- Usually regarded as the maize-basket of Lesotho, the southern district of Mafeteng has been hit particularly hard by both the drought and severe soil erosion. This has left thousands of previously fertile fields empty and abandoned and tens of thousands of previously self-sufficient farmers dependent on international food aid.
The World Food Programme (WFP) reports of a total crop failure in Lesotho's Mafeteng district, usually the small mountain kingdom's most fertile area. The regional drought, which has hit Lesotho extra hard, is also causing despair in the country's maize-basket, severely affecting Lesotho's food security, WFP says.
WFP has been providing aid to people in Mafeteng through its partner, the Salvation Army, since 2002. And now it looks as if operations will have to continue long after the end of the current emergency operation in June 2004, the UN agency reports from Mafeteng.
- This area has never faced such a crisis since I was born back in 1928, local farmer Mahlomola Monaheng told WFP, while watching a handful of dry soil drain through his fingers. "Our only hope is that WFP continues to give us food because we have no way of getting any other food until next year's harvest."
The UN food emergency agency promises not to let the Basotho down through this crisis. "Over the past two years, WFP and its donors and partners have managed to prevent a crisis in Lesotho from turning into a catastrophe," says Techeste Zergaber, WFP Country Director in Lesotho.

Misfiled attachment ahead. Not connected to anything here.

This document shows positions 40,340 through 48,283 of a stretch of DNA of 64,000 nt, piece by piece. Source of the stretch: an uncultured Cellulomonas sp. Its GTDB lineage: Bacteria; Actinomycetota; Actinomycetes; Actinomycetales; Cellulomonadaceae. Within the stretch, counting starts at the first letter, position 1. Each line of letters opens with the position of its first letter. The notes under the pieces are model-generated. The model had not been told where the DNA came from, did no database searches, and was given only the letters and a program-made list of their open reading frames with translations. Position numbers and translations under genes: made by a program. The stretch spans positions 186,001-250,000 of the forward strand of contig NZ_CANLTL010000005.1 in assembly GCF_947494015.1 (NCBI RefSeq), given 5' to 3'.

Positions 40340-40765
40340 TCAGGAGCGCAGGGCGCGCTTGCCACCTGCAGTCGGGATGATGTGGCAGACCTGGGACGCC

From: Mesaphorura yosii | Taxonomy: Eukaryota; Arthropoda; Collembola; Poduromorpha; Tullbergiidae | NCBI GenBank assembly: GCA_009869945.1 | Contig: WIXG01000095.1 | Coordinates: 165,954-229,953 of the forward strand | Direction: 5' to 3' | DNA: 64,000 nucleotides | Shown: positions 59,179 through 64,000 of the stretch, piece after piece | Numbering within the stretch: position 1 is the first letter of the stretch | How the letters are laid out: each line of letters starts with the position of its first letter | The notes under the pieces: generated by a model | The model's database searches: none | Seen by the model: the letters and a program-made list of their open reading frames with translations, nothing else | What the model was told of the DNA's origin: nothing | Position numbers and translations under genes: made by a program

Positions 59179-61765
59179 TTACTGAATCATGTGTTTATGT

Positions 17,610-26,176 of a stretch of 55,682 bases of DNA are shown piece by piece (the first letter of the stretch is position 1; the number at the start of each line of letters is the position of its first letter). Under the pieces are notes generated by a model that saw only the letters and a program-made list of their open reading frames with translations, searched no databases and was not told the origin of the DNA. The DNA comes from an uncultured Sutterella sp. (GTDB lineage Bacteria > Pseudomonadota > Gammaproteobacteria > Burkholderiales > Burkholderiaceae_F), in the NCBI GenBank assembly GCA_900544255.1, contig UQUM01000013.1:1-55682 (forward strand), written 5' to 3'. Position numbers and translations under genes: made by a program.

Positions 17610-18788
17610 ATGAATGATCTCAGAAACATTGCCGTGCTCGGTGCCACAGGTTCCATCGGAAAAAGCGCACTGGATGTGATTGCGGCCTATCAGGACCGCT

- WFP has successfully provided food aid to over one third of the entire population of Lesotho," adds Mr Zergarber. "We achieved this despite a host of serious logistical problems, especially high up in the more remote mountain areas. We even used donkeys in some cases to ensure that the food got to those in need."
However, the crisis is far from over, WFP warns. Indeed, the UN agency holds that it is likely to become even more acute. "The situation is worse than in 2002. Back then WFP was covering eight districts out of 10 but this year the whole country is affected," Mr Zergaber says.
In February, the Maseru government declared a state of emergency. After the almost complete failure of the winter crop, it now seems likely that the main maize harvest in April/May will be far below normal due to the ongoing drought.
Latest estimates indicate that at least 600,000 - and possibly as many as 700,000 - people will need food assistance up until the next maize harvest in 2005. The Basotho government has appealed for increased international assistance. "WFP is considering scaling up its operations to help meet the rising needs," the agency says.
Back in Mafeteng, 76-year-old Mr Monaheng gazes out in silence over his dry and dusty fields. In good years, his maize would now be shoulder high. Even in bad years, it would be rustling around his waist. But this year, only a few plants have survived - and they are just knee-high and withering in the heat. "This is the worst drought I can remember," he tells WFP Lesotho.
Fortunate enough to own four fields, Mr Monaheng used to harvest enough maize to feed his family throughout the year. Occasionally, there would even be a small surplus to sell. But not now. "In 2003, my maize crop was very poor but at least we harvested something," he added. "This year, we will get nothing at all."
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